Keith says many of the acts he carries are concerned about the weather and the consequences for touring.

But you still don’t see a solution.

“Don’t forget you’re sitting in a 26-ton bus that uses one gallon for every ten miles, but that doesn’t matter to you because you have to go from A to B.

And he adds: “These things are never going to run 700 km a day on electricity. It just isn’t going to happen.”

Michael Woods, Owner Saint Luke’s and The Winged Ox

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Michael Woods of Saint Luke’s believes that the people of Glasgow could have been more involved in the conference

Saint Luke’s is a newer music venue and bar just around the corner from Barrowland. It has quickly established itself in the hearts of Glasgow music lovers. I was hoping to get a boost from COP26, but people have been avoiding the city.

Owner Michael believes this has been a missed opportunity.

“The courier has told people to stay away from the city, but I think that’s a mistake. I think they should have accepted the event and the visitors. People come to Glasgow, but no one is in Glasgow to do so.” .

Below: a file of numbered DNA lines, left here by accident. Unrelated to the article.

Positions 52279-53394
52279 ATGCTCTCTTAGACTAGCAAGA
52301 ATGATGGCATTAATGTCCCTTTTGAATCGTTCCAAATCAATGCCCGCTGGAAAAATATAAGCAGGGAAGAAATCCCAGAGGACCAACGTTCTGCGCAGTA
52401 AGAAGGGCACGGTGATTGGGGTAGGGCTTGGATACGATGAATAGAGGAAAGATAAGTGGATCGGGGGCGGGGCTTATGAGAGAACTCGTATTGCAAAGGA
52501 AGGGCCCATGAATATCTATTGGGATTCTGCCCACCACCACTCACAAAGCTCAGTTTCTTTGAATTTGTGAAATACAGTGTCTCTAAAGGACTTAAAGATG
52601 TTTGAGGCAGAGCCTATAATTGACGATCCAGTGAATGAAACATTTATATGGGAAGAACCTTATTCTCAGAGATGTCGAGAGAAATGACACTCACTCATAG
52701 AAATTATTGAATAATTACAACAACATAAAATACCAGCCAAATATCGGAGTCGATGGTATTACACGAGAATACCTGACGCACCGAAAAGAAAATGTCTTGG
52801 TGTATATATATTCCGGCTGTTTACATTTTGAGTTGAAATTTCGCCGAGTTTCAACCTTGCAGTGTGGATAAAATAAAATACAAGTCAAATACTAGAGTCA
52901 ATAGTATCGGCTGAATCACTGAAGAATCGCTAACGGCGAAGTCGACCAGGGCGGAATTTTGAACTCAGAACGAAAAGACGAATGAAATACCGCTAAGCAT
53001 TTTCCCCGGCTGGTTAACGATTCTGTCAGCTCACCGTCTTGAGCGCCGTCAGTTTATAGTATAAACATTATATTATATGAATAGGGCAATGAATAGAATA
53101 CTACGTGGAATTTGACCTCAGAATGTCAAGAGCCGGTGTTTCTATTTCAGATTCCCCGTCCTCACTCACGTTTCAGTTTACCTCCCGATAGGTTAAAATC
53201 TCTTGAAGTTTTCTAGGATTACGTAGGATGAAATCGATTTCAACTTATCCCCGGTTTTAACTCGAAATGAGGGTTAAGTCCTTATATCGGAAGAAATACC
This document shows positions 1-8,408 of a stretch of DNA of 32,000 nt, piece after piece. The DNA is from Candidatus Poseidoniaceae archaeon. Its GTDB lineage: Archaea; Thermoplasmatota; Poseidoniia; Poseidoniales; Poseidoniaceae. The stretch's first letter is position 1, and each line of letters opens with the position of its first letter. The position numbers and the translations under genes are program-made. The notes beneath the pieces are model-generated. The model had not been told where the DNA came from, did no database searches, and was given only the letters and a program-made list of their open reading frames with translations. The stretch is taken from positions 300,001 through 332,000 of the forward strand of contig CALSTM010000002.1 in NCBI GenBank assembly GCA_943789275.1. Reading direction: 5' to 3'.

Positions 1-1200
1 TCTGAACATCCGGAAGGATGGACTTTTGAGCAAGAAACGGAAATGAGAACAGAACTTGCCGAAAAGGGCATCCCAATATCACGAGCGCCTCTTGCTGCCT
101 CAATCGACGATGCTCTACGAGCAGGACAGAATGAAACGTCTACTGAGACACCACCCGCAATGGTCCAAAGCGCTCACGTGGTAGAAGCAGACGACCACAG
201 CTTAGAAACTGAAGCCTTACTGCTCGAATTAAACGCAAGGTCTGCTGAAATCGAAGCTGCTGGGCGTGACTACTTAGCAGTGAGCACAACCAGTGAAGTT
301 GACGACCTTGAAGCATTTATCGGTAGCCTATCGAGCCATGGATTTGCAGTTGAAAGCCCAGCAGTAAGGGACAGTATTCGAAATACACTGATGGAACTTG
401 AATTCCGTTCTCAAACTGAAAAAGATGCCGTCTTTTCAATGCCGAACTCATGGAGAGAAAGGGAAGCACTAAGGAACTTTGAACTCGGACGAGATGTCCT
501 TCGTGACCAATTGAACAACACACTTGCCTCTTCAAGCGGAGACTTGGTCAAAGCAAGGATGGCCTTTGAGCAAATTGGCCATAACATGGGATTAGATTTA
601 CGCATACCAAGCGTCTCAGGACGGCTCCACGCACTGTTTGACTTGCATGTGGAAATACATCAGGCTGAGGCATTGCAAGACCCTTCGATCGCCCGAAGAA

He thinks many Glasgow locals have felt a bit detached from what is happening at the COP26 conference.

“We had a fringe festival called Beyond The Green over the weekend related to sustainability and building products. But we put it all on ourselves. I think they missed a trick not to get everyone else in town involved. “.

Sheran Lang, Owner Reeta Fashions

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Reeta Fashions’ Sheran Lang Sees Suppliers Seeking Sustainable Fabrics

Reeta Fashions is another Barras institution, outfitting Glasgow brides for the past 70 years.

Owner Sheran is proud that her city hosted COP26 and brought her 10-year-old daughter to the climate rally last weekend.

“She knows everything about climate change, they have been learning it in school and I think it is important for her to understand it. I think it is very positive for the city.

“The big caravans were a bit uncomfortable to watch though, because that doesn’t really represent climate change.”